“We take fifty per cent at first thinning and we manage down from 1,500 to 400-500 trees per hectare and those remaining trees will go from 25 to 30 years in full rotation with a final cutting and replanting,” Mitchell said.

The unusual thing about Grandis Timber’s operation is the use of institutional funding from Denmark and Sweden, countries accustomed to investing in professionally managed forestry, which put the operation on a paying basis from the start.

“We were looking for an area that was severely deforested, and we wanted to have the site certified under the Forest Stewardship Council, of Bonn, Germany.”

Mitchell figured out a business model that established new timber assets that he thought would be attractive to a particular group of institutional investors.

An ancillary benefit for the investors is they get to help improve the lives of poor, rural Cambodians by putting them to work in the nurseries and in the timber plantation running tractors, weeding, thinning and doing other jobs necessary to the operation.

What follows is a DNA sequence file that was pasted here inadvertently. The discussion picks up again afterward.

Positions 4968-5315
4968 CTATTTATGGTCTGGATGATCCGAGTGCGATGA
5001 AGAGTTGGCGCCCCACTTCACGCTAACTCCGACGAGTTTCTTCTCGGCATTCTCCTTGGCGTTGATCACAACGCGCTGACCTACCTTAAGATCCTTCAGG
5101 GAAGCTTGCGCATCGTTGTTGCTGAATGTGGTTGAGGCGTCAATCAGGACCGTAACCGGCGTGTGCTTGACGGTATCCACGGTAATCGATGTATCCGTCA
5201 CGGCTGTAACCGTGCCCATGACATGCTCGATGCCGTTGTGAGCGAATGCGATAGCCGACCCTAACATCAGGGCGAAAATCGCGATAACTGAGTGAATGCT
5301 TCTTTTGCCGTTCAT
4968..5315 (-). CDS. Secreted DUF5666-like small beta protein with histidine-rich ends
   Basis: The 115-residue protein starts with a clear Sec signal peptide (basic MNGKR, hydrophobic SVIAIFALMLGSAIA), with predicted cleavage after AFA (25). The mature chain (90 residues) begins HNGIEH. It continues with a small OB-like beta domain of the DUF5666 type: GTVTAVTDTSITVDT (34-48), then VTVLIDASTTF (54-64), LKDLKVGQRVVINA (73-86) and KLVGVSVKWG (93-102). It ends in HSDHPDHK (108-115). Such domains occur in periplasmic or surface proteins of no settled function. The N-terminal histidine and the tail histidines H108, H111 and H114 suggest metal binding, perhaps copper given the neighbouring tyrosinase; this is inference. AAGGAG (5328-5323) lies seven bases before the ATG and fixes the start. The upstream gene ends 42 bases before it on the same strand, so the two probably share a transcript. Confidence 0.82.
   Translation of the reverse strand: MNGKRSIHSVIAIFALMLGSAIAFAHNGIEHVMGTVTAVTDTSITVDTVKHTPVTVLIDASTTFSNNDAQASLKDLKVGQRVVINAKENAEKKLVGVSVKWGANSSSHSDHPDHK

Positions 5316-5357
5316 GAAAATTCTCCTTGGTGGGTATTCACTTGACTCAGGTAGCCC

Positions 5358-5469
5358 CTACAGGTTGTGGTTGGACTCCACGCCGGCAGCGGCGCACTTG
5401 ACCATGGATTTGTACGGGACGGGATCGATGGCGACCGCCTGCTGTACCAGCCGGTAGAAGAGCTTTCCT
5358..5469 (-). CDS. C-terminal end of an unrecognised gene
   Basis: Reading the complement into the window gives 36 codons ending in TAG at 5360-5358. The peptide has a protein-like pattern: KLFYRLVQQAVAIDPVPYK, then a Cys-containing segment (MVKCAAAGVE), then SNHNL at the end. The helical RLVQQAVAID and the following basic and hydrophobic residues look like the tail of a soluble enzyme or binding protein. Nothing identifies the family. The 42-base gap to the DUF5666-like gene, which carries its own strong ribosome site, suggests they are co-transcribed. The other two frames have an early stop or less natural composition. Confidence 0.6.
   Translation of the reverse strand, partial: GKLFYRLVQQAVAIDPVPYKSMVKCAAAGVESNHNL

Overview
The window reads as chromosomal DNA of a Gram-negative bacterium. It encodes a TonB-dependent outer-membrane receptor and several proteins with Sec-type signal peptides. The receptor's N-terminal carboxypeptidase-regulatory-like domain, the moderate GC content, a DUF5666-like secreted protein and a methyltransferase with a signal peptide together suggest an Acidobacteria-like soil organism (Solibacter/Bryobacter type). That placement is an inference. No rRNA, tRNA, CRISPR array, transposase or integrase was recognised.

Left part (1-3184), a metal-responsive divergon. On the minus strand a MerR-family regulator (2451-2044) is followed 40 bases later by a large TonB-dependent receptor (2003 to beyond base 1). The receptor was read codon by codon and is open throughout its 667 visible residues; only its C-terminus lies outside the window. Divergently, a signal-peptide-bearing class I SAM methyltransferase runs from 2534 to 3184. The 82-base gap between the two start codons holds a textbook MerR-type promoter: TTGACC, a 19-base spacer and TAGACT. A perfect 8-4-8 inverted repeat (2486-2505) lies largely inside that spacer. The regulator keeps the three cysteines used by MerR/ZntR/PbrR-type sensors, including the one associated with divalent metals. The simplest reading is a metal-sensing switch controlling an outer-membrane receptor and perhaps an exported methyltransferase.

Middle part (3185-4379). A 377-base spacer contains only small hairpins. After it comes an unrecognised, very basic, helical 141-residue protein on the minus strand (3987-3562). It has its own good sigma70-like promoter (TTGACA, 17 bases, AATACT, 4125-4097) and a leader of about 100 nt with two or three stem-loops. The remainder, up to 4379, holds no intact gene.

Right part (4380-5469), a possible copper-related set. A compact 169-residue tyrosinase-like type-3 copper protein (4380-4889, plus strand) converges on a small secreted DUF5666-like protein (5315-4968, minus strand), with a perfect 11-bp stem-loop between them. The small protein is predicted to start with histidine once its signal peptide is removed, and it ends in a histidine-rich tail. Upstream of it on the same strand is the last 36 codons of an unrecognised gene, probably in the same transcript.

Grandis Timber’s operation in Kampong Speu employs 228 people full time and 1,600 day laborers. Mitchell has seen a great increase in the number of motorbikes people ride in the area, because of the injection of wages, nicer houses and other benefits to the local population.

“You get to see theoretical economics play out,” he said.

Back in 2000, Mitchell and his associates decided that trends in Cambodia were moving in the right direction.

“There’s no reason that you have to sacrifice financial returns to achieve a socially and environmentally responsible business. You can make money doing the right thing. It requires you to step back and evaluate your model and be innovative at times. If we didn’t do this project the area would turn into something that is not forest, or steadily degrading open land. The land was in the early stages of desertification,” he said.